In 2013, Boston is a denser city than in decades, and its gravitational pull only seems to be increasing. According to figures released last month, the city is now growing faster than its suburbs—and, in fact, faster than any urban area northeast of New Jersey. Over a two-year span culminating in July 2012, Boston grew 3.1 percent from the official 2010 count, the Census Bureau estimates, to 636,479 people.
It’s not just the city proper. If you look at the other New England cities of 50,000 people or more—noted on these maps—you see that in general, the closer these sizable cities were to Boston, the faster they grew. (An exception: the similarly fast-growing cities along southern Connecticut’s I-95 and commuter rail corridor, which fall into the orbit of New York City.) This is an acceleration of a trend that began in 2000-2010, when Boston grew faster than the rest of New England for the first time in more than a century.
The new numbers give some credence to the idea that urban life is becoming more popular: Most major American cities gained residents, and faster than their suburbs. But the pattern is particularly striking because Boston, like many older cities, spent much of the 20th century in population free fall. At its peak population in 1950, the city contained, remarkably, nearly 165,000 more people: a total of 801,444. Over the next few decades, that number plummeted, reaching a low of 562,994 in 1980. Only now is the population truly beginning to rebound, though it may never return to the heights of mid-century.
What happened to make all those people leave—and what is luring new residents to take their place? After World War II, New England saw a huge increase in suburban housing, and many Bostonians decamped for the suburbs. Meanwhile, “urban renewal” efforts took their toll on the city, and residential neighborhoods like the West End and the New York Streets were demolished. During the 1960s, the city actually lost housing units, and that decade was followed by 30 years of negligible construction in houses and apartments.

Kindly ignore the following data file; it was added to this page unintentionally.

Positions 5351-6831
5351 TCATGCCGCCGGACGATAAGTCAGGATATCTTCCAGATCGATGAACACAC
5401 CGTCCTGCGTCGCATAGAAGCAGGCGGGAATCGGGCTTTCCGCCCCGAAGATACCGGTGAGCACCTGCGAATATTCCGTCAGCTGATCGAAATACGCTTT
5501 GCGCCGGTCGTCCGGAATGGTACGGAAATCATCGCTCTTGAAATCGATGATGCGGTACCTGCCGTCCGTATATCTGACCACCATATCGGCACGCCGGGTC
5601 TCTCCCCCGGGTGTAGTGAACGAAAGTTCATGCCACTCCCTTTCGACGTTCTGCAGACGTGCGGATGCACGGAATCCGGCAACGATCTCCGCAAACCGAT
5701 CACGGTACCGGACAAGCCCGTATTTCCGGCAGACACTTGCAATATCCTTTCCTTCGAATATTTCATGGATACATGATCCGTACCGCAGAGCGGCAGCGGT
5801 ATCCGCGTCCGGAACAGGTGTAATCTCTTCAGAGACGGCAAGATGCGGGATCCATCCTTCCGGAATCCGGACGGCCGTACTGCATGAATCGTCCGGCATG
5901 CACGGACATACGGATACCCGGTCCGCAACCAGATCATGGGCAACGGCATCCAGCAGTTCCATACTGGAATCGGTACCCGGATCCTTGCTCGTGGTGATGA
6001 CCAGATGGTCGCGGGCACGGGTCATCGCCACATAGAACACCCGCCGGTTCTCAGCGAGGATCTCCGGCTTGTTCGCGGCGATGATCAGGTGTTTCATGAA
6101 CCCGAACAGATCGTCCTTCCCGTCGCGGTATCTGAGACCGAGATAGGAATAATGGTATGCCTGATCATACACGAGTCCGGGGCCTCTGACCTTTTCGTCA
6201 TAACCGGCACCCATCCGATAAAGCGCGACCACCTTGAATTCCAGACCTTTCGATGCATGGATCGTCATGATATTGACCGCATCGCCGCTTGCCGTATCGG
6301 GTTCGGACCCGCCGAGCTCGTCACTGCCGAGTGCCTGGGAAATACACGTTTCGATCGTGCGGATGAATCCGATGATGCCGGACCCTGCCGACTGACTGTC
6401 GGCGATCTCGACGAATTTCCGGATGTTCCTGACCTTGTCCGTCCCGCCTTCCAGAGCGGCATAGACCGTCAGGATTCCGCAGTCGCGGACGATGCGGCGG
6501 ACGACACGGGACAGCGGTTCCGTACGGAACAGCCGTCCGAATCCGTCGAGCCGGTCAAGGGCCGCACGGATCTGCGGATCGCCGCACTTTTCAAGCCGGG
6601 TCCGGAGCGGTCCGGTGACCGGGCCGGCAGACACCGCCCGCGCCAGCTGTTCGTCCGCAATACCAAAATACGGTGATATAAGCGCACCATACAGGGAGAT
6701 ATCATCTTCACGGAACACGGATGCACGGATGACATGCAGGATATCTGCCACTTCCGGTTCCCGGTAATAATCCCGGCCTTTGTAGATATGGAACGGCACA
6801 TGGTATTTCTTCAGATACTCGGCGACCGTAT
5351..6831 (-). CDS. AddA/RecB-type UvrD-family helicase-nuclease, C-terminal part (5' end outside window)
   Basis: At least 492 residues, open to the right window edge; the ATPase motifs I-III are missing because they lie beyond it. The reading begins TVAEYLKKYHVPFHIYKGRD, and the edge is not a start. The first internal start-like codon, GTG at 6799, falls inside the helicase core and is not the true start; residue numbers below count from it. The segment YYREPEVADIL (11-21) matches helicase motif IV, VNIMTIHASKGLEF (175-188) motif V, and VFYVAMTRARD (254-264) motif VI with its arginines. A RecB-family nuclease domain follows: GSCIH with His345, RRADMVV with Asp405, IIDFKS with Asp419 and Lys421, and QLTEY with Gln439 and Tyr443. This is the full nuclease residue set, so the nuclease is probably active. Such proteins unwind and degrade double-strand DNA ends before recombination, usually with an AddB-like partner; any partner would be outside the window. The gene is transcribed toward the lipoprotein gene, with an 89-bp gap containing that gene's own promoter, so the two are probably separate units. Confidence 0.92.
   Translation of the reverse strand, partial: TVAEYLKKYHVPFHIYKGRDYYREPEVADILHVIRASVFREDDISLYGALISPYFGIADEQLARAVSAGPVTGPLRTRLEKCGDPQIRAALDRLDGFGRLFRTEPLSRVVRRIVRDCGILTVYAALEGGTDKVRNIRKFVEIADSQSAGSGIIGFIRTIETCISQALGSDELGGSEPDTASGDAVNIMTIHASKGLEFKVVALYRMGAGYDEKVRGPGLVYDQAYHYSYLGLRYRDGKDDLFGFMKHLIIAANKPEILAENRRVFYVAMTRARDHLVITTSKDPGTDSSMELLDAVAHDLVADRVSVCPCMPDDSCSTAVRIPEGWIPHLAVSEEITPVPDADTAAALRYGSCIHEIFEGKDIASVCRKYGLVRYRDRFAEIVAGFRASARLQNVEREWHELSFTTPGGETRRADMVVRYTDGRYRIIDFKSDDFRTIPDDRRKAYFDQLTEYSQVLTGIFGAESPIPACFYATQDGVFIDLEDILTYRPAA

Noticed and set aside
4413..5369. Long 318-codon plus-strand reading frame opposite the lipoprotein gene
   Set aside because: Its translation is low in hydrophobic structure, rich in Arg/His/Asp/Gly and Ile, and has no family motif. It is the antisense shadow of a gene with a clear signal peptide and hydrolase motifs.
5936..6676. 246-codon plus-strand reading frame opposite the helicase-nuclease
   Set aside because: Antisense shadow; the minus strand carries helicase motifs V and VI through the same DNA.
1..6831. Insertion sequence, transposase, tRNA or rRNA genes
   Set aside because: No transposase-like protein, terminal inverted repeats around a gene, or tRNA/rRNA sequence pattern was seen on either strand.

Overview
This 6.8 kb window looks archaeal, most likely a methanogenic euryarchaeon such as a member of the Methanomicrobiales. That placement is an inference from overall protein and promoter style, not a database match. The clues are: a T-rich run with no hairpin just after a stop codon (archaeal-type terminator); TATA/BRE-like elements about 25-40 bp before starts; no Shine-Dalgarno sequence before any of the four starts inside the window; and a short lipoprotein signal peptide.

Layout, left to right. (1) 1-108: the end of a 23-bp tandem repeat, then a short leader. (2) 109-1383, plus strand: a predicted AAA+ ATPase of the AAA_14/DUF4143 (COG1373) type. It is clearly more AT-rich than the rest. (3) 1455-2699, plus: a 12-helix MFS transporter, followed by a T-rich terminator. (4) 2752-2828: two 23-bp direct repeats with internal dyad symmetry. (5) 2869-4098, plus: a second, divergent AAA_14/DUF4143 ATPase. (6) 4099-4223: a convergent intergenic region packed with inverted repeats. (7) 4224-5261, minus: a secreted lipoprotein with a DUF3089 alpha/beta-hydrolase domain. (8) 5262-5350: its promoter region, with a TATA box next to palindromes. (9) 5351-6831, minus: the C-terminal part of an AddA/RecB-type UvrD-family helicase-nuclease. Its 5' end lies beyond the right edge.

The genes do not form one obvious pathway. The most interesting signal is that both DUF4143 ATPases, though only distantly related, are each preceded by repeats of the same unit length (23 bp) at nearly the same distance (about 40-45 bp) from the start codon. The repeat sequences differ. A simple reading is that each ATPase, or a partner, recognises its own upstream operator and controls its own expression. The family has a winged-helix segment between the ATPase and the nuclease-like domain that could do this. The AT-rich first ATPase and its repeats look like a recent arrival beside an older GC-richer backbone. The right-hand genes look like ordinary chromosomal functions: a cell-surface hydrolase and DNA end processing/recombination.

Families changed, too. The average household size shrank, as Bostonians had fewer kids and saw more people living alone; from 3.2 in 1960, there are now just 2.3 people per household in Boston. Another less heralded reason for Boston’s population drop may have been a shortage of immigrants. The foreign-born share of the US population hit a post-Civil War low of 4.7 percent in the 1970 Census, when many major cities seemed to be dying.
But gradually, the tide began to wash back in. Following the Immigration Act of 1965, which abolished favoritism toward European immigrants, the foreign-born population rose steadily, from 8.7 percent of the Massachusetts population in 1970 to 15 percent in 2010. In recent years, new residents have been lured by the labor market; metropolitan Boston’s job market is stronger than in most major American cities, and stronger than just about anywhere else in New England. Finally, despite smaller household sizes, places to live are on the rebound. A construction boom that began at the turn of the century, with an increase of some 20,000 housing units, is responsible for much of the city’s new growth. With young adults in particular becoming less likely to own cars, more development in areas with public transit seems like a good investment.
Thanks to thousands of new residential units in Dorchester and Roxbury and almost entirely new neighborhoods downtown and on the South Boston Waterfront, the Hub’s growth rate is picking up steam. And with the Boston area’s unemployment rate consistently below the national average (5.7 percent at last count), a climb back in the direction of that 1950 high is conceivable. As long as the city isn’t hit with an economic slump, a crime wave, or rising seas, the hopes of job-seekers and housing developers are likely to push Boston’s population beyond what many of its
present-day residents have ever seen.